Dr Matthew Godfrey, Historic Churches Support Officer for Lincoln Diocese, gave an illustrated talk to SLHA members at Jews’ Court on Tuesday 3 March.
Lincolnshire has good examples of church buildings of each architectural period. As well as the much admired tower of St Peter’s church in Barton and the crossing at Stow, there is important surviving Anglo Saxon work in grave covers and in a variety of fragments at several sites across the County.
Typical Norman Romanesque features can be seen at Bicker and Long Sutton, and later 12th century – or Transitional – work is superbly demonstrated in the arcades of the other Barton church, St Mary’s.
St Leonard’s at Kirkstead (the survivor of the abbey) is a fine example of early Gothic style (Early English) with pointed arches and plate tracery.
The Decorated period – both in its earlier Geometric style and later Curvilinear – is especially well represented in both the Cathedral and at Heckington (1290-1340).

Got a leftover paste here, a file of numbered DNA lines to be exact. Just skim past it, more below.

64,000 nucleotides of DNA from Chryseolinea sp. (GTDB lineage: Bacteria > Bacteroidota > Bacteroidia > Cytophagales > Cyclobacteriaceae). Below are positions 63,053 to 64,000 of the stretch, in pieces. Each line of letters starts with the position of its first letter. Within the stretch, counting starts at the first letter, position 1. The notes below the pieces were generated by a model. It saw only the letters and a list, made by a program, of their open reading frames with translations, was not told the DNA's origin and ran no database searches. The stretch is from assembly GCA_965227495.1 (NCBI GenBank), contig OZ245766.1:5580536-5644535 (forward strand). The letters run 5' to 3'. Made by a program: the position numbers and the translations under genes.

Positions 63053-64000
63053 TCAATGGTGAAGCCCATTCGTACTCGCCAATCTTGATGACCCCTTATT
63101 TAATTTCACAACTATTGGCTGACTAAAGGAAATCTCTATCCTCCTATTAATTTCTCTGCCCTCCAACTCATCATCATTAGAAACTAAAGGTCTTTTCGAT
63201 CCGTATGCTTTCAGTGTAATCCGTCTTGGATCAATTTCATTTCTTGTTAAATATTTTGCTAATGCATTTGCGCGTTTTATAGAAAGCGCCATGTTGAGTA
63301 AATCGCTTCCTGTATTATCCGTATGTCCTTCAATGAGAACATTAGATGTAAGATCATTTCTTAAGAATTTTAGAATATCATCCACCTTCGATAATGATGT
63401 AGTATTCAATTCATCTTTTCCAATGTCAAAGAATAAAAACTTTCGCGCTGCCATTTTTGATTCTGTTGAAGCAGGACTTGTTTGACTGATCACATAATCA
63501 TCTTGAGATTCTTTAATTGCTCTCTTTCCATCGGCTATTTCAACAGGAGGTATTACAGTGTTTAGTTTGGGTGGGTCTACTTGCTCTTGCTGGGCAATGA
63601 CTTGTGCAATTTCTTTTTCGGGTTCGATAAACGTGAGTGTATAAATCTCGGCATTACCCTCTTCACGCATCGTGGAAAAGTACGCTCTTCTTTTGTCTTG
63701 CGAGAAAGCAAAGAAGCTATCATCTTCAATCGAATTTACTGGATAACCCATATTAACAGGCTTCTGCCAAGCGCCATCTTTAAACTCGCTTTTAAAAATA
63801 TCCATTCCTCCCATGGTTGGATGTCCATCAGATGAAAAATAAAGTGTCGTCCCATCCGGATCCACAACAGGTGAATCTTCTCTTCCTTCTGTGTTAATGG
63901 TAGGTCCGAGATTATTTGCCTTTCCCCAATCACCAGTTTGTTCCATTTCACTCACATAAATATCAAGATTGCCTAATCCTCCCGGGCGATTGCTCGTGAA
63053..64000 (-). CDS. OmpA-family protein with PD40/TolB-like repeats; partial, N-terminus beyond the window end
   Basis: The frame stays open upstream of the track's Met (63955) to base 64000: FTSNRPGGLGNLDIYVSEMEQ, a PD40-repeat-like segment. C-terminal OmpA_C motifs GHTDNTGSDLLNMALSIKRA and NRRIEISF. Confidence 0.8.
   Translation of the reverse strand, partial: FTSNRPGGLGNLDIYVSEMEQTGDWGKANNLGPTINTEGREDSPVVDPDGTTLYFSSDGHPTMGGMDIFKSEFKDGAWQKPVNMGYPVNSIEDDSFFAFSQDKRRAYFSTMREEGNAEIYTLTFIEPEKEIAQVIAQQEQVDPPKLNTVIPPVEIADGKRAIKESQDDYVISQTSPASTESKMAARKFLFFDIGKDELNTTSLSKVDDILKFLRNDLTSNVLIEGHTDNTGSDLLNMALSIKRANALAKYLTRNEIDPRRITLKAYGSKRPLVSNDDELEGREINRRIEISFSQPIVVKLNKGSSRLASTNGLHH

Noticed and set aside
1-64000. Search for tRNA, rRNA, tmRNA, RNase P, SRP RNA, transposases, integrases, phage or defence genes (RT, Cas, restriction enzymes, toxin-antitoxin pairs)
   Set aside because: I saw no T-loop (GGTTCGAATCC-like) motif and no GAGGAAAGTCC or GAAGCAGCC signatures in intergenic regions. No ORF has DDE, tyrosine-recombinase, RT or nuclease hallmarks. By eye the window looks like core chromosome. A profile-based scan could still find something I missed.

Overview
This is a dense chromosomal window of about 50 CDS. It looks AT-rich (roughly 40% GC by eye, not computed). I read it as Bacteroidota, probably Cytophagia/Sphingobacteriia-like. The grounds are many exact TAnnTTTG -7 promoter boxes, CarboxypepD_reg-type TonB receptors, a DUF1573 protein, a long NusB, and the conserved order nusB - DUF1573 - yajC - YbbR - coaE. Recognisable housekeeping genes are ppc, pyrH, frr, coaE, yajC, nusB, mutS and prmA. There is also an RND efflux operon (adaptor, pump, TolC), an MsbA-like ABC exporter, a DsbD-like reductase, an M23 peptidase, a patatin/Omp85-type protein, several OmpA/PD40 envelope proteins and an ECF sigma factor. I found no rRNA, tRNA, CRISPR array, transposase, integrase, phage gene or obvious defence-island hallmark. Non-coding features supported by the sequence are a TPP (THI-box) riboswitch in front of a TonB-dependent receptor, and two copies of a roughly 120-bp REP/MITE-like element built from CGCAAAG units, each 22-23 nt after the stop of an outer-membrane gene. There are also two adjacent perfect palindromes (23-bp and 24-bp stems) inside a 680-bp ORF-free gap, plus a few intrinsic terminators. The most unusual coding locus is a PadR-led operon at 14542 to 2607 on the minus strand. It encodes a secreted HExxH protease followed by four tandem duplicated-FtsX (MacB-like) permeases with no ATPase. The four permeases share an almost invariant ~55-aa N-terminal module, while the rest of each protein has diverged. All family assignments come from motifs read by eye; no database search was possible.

Tattershall’s church, built in a relatively short period in the 1480s, demonstrates the Perpendicular style and there are other outstanding examples of work form this period in the large churches of Louth (tower and spire) and Boston (tower).
Classical features were reintroduced in the churches built by the Georgians, but the Victorians moved back to Gothic styles (Early English and Decorated mainly) in the rash of church rebuilding in the nineteenth century.
Photo: St Andrew's Church, Heckington, south window in south transept. The tracery is a fine example of the curvilinear style of the Decorated period (c.1300); the stained glass is Victorian.